Schatz highlighted the partnership between Hawai`i and the Air Force to research, develop and implement clean energy solutions. “The Air Force and other military services are not moving toward clean energy simply because they view it as their responsibility to be good stewards of the environment,” Schatz said. “It is because leaders like Secretary James understand that their efforts to transition to clean energy are good for the environment and for their war-fighting mission.” 

       According to Schatz, the Air Force has shown it is committed to making Hawai`i a test bed for energy innovation, including a new micro-grid demonstration project at Joint Base Pearl Harbor-Hickam that will strengthen energy resiliency for the 154th Wing of the Hawai`i Air National Guard.
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KA`U VEGETABLE AND FRUIT GROWERS are invited to a Wholesale Success Workshop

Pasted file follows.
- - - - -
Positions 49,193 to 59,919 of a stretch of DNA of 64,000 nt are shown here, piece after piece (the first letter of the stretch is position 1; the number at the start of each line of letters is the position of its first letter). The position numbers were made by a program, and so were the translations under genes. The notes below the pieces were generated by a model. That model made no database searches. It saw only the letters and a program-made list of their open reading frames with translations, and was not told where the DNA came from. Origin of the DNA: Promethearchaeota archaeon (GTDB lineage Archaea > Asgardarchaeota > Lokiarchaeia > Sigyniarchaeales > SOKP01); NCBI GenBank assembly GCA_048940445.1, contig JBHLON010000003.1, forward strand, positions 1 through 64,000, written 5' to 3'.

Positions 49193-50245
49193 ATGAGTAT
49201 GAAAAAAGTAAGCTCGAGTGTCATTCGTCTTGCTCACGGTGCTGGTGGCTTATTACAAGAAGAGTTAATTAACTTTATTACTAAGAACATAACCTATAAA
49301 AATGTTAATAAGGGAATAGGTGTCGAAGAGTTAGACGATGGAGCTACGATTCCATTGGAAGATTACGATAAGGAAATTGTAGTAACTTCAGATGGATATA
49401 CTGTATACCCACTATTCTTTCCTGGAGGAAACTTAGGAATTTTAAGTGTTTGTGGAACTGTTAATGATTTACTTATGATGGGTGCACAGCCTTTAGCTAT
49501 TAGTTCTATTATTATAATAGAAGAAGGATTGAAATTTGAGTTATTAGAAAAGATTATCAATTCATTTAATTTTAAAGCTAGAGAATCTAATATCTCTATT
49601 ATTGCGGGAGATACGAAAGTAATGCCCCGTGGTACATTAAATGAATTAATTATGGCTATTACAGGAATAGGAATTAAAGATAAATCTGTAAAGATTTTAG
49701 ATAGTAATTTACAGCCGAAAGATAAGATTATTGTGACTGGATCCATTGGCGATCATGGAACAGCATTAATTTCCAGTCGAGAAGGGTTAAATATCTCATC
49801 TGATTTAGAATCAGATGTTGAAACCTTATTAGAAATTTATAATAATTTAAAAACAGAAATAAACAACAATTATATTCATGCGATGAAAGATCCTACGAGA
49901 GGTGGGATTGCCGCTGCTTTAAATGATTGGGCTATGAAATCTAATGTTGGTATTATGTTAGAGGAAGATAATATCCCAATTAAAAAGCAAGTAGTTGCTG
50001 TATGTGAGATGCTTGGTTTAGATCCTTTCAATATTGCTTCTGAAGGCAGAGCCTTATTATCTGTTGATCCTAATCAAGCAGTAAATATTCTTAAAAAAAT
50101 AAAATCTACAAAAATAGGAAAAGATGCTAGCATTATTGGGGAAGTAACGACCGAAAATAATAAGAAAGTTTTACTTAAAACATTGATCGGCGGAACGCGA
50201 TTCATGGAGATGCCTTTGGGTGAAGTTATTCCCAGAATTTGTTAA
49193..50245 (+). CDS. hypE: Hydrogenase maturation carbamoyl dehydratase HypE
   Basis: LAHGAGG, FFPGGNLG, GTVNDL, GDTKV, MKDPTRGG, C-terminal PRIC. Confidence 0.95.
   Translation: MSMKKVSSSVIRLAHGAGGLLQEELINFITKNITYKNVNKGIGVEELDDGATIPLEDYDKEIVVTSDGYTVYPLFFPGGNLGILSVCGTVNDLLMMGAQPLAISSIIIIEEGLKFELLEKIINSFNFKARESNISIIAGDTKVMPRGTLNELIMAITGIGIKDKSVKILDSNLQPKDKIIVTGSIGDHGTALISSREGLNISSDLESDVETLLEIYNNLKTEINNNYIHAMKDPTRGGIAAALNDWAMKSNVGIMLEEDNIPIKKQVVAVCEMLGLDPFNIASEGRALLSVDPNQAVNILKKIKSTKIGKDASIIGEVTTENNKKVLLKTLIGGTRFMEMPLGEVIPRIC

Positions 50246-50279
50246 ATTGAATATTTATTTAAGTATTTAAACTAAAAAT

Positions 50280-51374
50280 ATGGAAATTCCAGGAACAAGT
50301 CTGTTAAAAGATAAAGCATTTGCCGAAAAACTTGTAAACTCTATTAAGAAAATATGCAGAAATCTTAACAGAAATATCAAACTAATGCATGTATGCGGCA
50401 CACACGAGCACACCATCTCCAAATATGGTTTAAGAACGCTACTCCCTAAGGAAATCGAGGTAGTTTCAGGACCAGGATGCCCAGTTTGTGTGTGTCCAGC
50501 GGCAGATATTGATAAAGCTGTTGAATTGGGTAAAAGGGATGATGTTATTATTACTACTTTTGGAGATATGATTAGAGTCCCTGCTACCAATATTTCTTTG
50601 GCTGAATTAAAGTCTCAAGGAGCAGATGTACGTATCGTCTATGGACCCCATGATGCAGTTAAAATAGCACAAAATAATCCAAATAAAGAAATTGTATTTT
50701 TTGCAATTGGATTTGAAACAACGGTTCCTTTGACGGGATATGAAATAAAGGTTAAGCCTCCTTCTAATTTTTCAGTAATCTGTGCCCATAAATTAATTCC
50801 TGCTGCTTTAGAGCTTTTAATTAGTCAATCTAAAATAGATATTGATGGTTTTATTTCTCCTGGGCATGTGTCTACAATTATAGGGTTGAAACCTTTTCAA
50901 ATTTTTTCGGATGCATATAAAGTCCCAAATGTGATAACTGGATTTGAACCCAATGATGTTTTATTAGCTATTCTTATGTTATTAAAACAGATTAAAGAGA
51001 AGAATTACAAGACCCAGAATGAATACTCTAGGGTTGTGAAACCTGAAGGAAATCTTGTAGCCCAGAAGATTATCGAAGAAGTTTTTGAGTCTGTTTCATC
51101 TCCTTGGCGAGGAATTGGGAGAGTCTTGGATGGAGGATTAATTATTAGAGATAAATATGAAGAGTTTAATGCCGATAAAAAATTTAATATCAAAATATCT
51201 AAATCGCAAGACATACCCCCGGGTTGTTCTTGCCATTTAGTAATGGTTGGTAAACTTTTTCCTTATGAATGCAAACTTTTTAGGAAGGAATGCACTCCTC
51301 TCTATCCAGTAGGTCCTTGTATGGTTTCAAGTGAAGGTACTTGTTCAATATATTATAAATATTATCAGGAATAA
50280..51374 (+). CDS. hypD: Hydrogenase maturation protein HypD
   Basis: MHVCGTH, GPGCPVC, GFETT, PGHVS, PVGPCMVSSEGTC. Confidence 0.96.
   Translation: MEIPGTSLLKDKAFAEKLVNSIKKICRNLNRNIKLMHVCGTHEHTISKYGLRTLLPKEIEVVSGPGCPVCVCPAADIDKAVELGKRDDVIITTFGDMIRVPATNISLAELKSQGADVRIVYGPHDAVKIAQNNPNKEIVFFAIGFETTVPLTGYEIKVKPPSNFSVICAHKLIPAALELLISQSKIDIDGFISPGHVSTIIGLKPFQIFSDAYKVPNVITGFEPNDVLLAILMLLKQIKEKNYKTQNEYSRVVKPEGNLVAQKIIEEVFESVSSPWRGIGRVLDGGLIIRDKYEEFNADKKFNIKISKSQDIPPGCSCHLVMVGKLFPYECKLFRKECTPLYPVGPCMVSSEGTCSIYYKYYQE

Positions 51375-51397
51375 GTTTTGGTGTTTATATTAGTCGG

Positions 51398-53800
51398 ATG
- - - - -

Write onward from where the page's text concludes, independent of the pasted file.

sponsored by The Kohala Center and a U.S. Department of Agriculture Small Socially Disadvantaged Producer Grant. The two-day workshop on Tuesday, Nov. 3 and Wednesday, Nov. 4 in will train new and seasoned fruit and vegetable growers to meet food safety standards and the needs of wholesale markets. 
      Consultants and trainers will be covering topics such as the business and marketing of wholesale distribution, food safety, cooperative models and working with institutions. A $50 registration fee includes lunch on both days, a half-day farm tour and a Meet & Greet pau hana on the first day. Day One runs from 8 a.m. to 6 p.m., and Day Two runs from 8 a.m. to 5 p.m.
      Register at koha.la/wholesale. Walk-in registration may be available for $70 with lunch contingent on availability. Limited scholarships are available; contact scaban@kohalacenter.org to apply.

Hawai`i State Legislature's website offers many ways
for Ka`u residents to participate.